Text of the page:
FEEDING TYPE: Omnivore
STATISTICS: Weight 7-11lbs; Height 31.5-48 inches: Wingspan 5-7 feet
The Sandhill crane is a large bird, usually three to four feet tall. It has a long neck, legs and beak. It can be identified by the red crown of feathers on its head and its long, narrow beak. It also holds its neck straight in flight. Its gray coloration is another key feature, although its feathers are occasionally stained brown from foraging in bogs.
During the summer, it lives in Canada; during the winter, it lives in the southern part of the US; during migration, it lives in the middle states of the U.S. with almost three-fourths of the cranes living along the Nebraska Platte River.
Open grasslands, marshes, swampy edges of lakes and ponds, river banks, and occasionally pine savanna.
A very social bird year-round. In the spring, during mating season, groups have been observed leaping, hopping and flapping their wings. Otherwise, it looks fairly calm and prefers walking rather than flying.
The Sandhill crane’s breeding season is March through June. Typically, its nest is a slight mound of dried and green wetland plants. It lays two eggs and incubation time is approximately 30 days. After hatching the parents break the eggshell into small pieces and feed them to the young, the chicks often leave the nest six hours after hatching, sometimes even swimming short distances. The crane becomes sexually mature around two - three years of age.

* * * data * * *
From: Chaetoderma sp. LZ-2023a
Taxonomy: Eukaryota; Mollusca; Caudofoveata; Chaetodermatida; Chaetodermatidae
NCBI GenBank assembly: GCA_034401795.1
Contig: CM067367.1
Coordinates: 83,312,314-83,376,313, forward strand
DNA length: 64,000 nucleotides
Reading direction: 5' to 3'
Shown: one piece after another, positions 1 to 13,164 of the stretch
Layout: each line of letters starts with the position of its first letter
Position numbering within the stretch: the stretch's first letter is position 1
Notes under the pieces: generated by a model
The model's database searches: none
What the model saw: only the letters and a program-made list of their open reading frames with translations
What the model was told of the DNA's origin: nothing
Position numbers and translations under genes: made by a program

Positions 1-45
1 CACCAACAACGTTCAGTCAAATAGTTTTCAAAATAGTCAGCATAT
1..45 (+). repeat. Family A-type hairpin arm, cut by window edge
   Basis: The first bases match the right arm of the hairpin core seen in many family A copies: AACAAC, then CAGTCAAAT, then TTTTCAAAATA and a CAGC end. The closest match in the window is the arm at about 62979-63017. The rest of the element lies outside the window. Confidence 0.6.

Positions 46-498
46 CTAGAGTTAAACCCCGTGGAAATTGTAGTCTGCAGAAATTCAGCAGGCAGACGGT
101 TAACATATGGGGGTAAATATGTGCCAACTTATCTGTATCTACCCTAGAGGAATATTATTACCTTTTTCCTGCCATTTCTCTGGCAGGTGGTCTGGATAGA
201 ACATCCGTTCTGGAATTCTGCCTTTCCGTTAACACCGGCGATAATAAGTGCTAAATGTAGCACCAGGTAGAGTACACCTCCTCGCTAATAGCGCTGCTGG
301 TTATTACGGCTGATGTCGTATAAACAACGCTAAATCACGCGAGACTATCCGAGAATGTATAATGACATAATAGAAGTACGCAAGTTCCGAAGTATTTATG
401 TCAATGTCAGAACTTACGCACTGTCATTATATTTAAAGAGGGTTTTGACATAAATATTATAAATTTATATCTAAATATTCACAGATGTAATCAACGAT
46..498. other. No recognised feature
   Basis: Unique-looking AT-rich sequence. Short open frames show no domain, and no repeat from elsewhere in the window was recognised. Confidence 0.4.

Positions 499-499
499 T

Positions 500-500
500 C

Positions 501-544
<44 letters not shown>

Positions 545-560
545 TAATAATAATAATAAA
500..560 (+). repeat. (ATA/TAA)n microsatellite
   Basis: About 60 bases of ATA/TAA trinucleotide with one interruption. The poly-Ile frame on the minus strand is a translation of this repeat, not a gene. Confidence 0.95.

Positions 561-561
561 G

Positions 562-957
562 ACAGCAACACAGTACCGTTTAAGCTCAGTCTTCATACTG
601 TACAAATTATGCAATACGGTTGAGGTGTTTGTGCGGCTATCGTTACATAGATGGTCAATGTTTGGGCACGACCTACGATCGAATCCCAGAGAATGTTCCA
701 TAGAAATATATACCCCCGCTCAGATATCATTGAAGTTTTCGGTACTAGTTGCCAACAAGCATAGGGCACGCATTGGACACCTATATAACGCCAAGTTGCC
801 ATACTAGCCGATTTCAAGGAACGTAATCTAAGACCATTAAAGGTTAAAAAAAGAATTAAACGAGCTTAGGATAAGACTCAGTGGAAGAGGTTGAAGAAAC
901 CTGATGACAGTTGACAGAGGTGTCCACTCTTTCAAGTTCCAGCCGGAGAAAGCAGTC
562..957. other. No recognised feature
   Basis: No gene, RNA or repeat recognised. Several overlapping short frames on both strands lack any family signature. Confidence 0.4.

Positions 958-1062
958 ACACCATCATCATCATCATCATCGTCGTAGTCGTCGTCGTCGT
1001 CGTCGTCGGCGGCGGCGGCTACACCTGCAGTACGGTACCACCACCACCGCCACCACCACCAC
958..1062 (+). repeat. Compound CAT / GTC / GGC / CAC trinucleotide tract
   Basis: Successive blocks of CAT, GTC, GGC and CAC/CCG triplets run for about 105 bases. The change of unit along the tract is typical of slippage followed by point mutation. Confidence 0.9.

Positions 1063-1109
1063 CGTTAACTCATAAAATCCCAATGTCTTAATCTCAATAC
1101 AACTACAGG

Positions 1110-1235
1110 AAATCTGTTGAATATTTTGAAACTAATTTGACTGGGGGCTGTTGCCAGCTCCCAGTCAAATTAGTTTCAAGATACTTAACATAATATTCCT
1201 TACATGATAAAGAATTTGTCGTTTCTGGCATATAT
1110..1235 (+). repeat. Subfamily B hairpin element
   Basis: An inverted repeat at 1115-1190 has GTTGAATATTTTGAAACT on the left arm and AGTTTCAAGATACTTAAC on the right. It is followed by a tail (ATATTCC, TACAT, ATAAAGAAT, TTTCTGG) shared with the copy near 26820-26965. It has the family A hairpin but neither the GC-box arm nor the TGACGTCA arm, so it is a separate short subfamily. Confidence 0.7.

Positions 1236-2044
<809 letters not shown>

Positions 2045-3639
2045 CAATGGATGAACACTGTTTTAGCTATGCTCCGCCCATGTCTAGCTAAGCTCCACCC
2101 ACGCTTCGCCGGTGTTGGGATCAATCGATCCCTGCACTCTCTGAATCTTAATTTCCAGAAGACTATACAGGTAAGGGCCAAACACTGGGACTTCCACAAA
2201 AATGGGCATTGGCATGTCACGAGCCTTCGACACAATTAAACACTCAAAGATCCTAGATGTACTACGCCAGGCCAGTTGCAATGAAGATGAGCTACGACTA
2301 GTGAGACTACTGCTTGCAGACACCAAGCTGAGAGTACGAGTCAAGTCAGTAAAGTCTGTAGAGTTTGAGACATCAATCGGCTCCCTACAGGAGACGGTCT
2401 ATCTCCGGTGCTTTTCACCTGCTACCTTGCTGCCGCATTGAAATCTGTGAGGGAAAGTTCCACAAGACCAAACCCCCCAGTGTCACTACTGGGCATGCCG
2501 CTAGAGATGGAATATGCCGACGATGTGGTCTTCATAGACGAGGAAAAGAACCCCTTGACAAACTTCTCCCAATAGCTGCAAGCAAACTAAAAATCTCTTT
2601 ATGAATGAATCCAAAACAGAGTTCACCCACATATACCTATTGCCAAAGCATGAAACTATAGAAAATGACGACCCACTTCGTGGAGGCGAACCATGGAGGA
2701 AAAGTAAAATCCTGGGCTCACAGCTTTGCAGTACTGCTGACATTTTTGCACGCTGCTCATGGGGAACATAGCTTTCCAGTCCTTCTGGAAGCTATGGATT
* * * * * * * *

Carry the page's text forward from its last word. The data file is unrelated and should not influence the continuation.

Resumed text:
Prey to man
Predator to aquatic insects and worms
Small mammals, young birds, eggs, seeds, grass shoots, grain bulbs, berries, lichen and aquatic plants, insects, earthworms, snails, and rodents.
It is listed as Least Concern with the IUCN Red List. However its populations are declining in some areas.
- When the crane walks, its head bobs back and forth like a chicken.
- The Sandhill crane can be hunted in Kansas.
- It is a huge economic resource in Nebraska where Sandhill cranes stop over during migration. People come from all over the world to see this migration.
- Ellis, D. (1996). Cranes: Their biology, husbandry, and conservation. Washington: Hancock House.
- USGS. (2006). The cranes: Status survey and conservation action plan. Retrieved November 19, 2006.
- National Geographic.
- Birdlife International. Handbook of the Birds of the World. Vol. 3. Hoatzin to Auks. Lynx Edicions. 1996.
- BirdLife International 2009. Grus canadensis. In: IUCN 2010. IUCN Red List of Threatened Species. Version 2010.4.
Published: March 2011